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Structural origins of enhanced capacity retention in novel copolymerized sulfur-based composite cathodes for high-energy density Li–S batteries

Published online by Cambridge University Press:  13 July 2015

Vladimir P. Oleshko*
Affiliation:
Materials Science and Engineering Division, Materials Measurement Laboratory, National Institute of Standards and Technology, Gaithersburg, Maryland 20899 Department of Materials Science and Engineering, University of Maryland, College Park, Maryland 20742
Jenny Kim
Affiliation:
Materials Science and Engineering Division, Materials Measurement Laboratory, National Institute of Standards and Technology, Gaithersburg, Maryland 20899
Jennifer L. Schaefer
Affiliation:
Materials Science and Engineering Division, Materials Measurement Laboratory, National Institute of Standards and Technology, Gaithersburg, Maryland 20899
Steven D. Hudson
Affiliation:
Materials Science and Engineering Division, Materials Measurement Laboratory, National Institute of Standards and Technology, Gaithersburg, Maryland 20899
Christopher L. Soles
Affiliation:
Materials Science and Engineering Division, Materials Measurement Laboratory, National Institute of Standards and Technology, Gaithersburg, Maryland 20899
Adam G. Simmonds
Affiliation:
Department of Chemistry and Biochemistry, University of Arizona, Tucson, Arizona 8721
Jared J. Griebel
Affiliation:
Department of Chemistry and Biochemistry, University of Arizona, Tucson, Arizona 8721 Department of Chemical and Biological Engineering, The World Class University Program of Chemical Convergence for Energy and Environment, The National Creative Research Initiative Center for Intelligent Hybrids, and Center for Nanoparticle Research, Institute for Basic Research, Seoul National University, Seoul 151-744, Korea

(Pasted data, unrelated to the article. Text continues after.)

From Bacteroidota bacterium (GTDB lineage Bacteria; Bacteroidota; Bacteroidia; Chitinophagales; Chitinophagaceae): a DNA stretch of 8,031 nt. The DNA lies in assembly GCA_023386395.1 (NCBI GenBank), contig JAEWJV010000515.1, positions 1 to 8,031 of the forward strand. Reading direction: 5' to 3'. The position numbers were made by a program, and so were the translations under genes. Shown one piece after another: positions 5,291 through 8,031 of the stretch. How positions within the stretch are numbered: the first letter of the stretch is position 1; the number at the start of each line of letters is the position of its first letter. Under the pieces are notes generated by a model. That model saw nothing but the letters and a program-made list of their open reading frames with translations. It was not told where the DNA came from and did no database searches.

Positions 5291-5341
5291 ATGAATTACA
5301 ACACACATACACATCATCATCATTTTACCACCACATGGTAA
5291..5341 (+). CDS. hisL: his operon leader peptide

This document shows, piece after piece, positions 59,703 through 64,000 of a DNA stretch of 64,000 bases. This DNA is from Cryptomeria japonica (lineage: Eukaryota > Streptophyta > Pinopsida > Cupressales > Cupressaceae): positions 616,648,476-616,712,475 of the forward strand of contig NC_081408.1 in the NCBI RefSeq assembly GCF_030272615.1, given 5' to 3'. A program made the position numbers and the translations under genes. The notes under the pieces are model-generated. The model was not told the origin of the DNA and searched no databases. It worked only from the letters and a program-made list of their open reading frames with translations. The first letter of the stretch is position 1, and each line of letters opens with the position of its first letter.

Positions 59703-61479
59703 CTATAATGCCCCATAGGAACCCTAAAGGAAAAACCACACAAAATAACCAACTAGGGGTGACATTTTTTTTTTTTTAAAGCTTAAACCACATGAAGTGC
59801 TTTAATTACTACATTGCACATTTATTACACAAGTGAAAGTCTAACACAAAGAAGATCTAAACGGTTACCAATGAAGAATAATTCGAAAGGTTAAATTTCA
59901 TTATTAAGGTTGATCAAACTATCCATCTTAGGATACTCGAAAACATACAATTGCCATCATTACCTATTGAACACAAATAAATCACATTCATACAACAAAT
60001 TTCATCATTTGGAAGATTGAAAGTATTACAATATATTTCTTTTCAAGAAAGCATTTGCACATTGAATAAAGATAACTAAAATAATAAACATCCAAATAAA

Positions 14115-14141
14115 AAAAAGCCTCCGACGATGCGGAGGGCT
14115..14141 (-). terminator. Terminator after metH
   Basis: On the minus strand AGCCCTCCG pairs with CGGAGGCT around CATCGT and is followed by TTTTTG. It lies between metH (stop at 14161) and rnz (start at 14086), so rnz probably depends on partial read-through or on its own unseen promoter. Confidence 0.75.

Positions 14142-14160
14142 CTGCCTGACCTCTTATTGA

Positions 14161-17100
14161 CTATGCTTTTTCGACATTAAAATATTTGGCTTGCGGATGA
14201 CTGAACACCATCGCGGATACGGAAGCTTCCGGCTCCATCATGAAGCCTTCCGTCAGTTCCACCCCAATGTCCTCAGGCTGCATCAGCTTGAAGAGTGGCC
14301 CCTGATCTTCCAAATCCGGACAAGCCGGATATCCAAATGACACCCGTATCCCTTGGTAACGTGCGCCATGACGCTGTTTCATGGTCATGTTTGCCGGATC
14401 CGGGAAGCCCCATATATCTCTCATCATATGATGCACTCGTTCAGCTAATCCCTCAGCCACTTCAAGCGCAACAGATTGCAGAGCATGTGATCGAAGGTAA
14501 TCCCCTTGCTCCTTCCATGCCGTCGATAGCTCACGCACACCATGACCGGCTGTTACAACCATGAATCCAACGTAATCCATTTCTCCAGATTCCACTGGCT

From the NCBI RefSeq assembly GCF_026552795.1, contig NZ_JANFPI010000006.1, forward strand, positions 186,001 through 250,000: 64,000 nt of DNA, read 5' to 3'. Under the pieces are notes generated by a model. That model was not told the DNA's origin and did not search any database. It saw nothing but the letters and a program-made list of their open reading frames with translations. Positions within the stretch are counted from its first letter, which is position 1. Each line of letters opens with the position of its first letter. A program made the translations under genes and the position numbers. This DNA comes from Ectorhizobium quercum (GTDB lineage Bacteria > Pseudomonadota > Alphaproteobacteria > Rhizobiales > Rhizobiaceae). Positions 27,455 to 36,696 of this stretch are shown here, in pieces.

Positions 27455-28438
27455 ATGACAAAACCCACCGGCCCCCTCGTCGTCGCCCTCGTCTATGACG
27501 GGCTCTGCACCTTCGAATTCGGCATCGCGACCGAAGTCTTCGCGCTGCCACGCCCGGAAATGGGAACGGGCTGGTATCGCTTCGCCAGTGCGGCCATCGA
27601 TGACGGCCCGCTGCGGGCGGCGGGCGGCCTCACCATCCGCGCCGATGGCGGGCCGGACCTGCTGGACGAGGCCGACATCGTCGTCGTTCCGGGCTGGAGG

Richard S. Glass
Affiliation:
Department of Chemistry and Biochemistry, University of Arizona, Tucson, Arizona 8721
Kookheon Char
Affiliation:
Department of Chemical and Biological Engineering, The World Class University Program of Chemical Convergence for Energy and Environment, The National Creative Research Initiative Center for Intelligent Hybrids, and Center for Nanoparticle Research, Institute for Basic Research, Seoul National University, Seoul 151-744, Korea
Jeffrey Pyun
Affiliation:
Department of Chemistry and Biochemistry, University of Arizona, Tucson, Arizona 8721 Department of Chemical and Biological Engineering, The World Class University Program of Chemical Convergence for Energy and Environment, The National Creative Research Initiative Center for Intelligent Hybrids, and Center for Nanoparticle Research, Institute for Basic Research, Seoul National University, Seoul 151-744, Korea
*
Address all correspondence to Vladimir P. Oleshko atvladimir.oleshko@nist.gov
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Abstract

Poly[sulfur-random-1,3-diisopropenylbenzene (DIB)] copolymers synthesized via inverse vulcanization form electrochemically active polymers used as cathodes for high-energy density Li–S batteries, capable of enhanced capacity retention (1005 mAh/g at 100 cycles) and lifetimes of over 500 cycles. In this prospective, we demonstrate how analytical electron microscopy can be employed as a powerful tool to explore the origins of the enhanced capacity retention. We analyze morphological and compositional features when the copolymers, with DIB contents up to 50% by mass, are blended with carbon nanoparticles. Replacing the elemental sulfur with the copolymers improves the compatibility and interfacial contact between active sulfur compounds and conductive carbons. There also appears to be improvements of the cathode mechanical stability that leads to less cracking but preserving porosity. This compatibilization scheme through stabilized organosulfur copolymers represents an alternative strategy to the nanoscale encapsulation schemes which are often used to improve the cycle life in high-energy density Li–S batteries.

Type
Polymers/Soft Matter Prospective Articles
Copyright
Copyright © Materials Research Society 2015 

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